The Trump administration says that it seeks reform to “help ensure that H-1B visas are awarded to the most-skilled or highest-paid petition beneficiaries.” Could the Trump administration attempt H-1B reform by replacing the H-1B lottery with an H-1B prioritization system based on the “most-skilled or highest-paid petition beneficiaries?”
My read is that it cannot. As noted in the Walker Macy case, “when Congress is silent about a particular agency (or judicial) interpretation for a long period of time after that interpretation while repeated amendments have been passed, this demonstrates legislative acquiescence to the interpretation.” In other words, the fact that the USCIS has long been using an H-1B lottery is compelling.
The random process of the H-1B lottery is also fundamentally fair since it treats all timely-filed H-1B petitions identically. Surprising to some, Congress has not spoken on the need to prioritize the “most-skilled or highest-paid petition beneficiaries”. In fact, Congress has set forth a different standard.
An H-1B is appropriate if a US employer is paying at least the prevailing wage of the occupational classification. There is nothing in the Congressional statute that favors employers who pay a greater wage. Therefore, it is dubious whether the Trump administration can implement this change to the H-1B lottery without Congressional action.
Please read the Musillo Unkenholt Healthcare and Immigration Law Blog at www.musillo.com and www.ilw.com. You can also visit us on Facebook and follow us on Twitter.
As the Trump administration continues its assault on Muslim and Latino immigrants through unilateral executive orders without going through the democratic process of seeking Congressional approval as contemplated by America's Constitution, and as it tries to marginalize the judicial branch by making personal attacks on judges who stand in the president's way on immigration, a decision issued by a federal judge in San Francisco on April 25 concerning Trump's executive order against Sanctuary jurisdictions shows that the latest casualty of this new policy is the expectation, which is at the heart of our legal system, that parties to a litigation will make arguments that are in good faith.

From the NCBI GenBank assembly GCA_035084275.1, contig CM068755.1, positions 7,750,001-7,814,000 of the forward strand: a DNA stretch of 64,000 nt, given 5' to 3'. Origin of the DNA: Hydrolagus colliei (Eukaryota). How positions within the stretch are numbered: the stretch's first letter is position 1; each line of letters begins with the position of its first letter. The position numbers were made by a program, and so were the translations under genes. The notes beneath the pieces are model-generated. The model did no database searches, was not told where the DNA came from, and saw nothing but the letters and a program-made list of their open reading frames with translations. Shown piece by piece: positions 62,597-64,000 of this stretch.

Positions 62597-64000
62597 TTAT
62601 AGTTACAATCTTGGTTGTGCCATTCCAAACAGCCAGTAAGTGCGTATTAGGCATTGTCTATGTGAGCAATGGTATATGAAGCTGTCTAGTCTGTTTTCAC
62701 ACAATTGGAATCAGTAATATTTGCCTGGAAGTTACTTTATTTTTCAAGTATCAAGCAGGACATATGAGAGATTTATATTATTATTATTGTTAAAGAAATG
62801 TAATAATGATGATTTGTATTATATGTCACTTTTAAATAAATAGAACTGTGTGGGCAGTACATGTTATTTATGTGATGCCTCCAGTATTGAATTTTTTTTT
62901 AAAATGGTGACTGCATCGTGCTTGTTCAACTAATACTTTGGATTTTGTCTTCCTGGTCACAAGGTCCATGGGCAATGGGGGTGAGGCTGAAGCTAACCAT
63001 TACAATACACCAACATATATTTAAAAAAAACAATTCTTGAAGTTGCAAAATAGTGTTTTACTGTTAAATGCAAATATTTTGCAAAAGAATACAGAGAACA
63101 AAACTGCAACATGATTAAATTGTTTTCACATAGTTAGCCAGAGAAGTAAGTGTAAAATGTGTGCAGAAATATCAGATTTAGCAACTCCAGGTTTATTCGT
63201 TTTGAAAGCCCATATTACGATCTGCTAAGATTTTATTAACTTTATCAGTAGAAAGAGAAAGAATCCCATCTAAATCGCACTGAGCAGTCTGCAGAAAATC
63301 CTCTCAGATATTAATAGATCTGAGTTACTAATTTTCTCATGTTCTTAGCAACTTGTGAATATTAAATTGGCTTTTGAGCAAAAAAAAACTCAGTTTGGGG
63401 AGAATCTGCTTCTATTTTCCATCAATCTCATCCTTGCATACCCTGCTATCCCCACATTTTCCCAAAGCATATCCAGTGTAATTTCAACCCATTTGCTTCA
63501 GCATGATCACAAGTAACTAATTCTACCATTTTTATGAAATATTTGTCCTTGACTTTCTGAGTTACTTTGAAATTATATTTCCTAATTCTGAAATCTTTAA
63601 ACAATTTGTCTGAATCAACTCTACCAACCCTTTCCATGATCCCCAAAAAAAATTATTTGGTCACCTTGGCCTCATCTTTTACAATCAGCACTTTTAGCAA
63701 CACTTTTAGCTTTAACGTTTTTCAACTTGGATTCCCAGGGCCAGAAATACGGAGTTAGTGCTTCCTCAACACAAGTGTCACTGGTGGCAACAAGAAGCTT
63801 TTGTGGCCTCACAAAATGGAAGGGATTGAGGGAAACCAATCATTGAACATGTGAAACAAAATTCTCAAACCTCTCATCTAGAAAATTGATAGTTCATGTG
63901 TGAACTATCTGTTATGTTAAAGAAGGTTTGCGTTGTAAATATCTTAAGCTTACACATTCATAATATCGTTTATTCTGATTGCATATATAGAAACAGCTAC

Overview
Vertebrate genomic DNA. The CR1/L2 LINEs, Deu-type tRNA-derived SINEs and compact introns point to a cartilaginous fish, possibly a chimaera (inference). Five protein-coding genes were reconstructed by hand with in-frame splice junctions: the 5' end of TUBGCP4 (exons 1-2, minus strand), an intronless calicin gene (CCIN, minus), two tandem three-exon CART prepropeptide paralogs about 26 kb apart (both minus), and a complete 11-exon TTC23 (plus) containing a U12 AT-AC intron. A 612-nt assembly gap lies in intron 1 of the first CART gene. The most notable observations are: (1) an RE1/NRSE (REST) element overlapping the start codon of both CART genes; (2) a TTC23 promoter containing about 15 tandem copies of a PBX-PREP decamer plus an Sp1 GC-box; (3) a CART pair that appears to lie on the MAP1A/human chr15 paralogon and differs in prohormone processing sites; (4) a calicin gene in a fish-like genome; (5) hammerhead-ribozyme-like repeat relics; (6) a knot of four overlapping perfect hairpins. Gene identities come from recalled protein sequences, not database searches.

See also my previous April 14 ilw.com comment on this same lawsuit:
To be sure, this is not the first time that the DOJ has used an argument in a federal court case dealing with one of the president's immigration executive orders that can only be described as meretricious (from the Latin word meretrix - any readers who do not already know the meaning of this word are invited to look it up in the nearest Latin-English dictionary).
We first saw this strategy in action in the lawsuits over Trump's Muslim ban executive orders, where the administration argued that a presidential order banning entry to the US by people from seven (later changed to six) 99 per cent Muslim countries, affecting over 100 million people whose only "wrongdoing" was being citizens of these countries, was not a ban against Muslims based on their religion.
This was despite almost a year of Trump's campaign speeches prior to the election promising to ban Muslims worldwide from entering the US, followed by Trump's appointment as president of two unabashedly Islamophobic top advisers, Stephen Bannon and Michael Flynn (who has since left the administration for reasons unrelated to his having called Islam a "cancer" rather than a religion).
But the bad faith of the DOJ's arguments in two federal courts and before the 9th Circuit that the executive orders in these above cases did not constitute a ban against Muslims as a religion (in other words, to paraphrase Orwell, that 2+2 do not equal 4) was dwarfed by the extent of the bad faith shown in the DOJ's argument before the California federal court in the Sanctuary jurisdictions lawsuit.
At issue is Section 9(a) of the president's January 27 Executive Order regarding sanctuary jurisdictions which the DOJ, in its argument before the Federal District Court in a lawsuit brought by two such jurisdictions, the City of San Francisco and Santa Clara County, deliberately misrepresented as allegedly having a much narrower purpose than its broad language states, and as the administration has been threatening to pursue against the these jurisdictions outside the courtroom.
The full decision of the Court can be accessed by going to the POLITICO story about the decision and following the link to the decision itself in that story.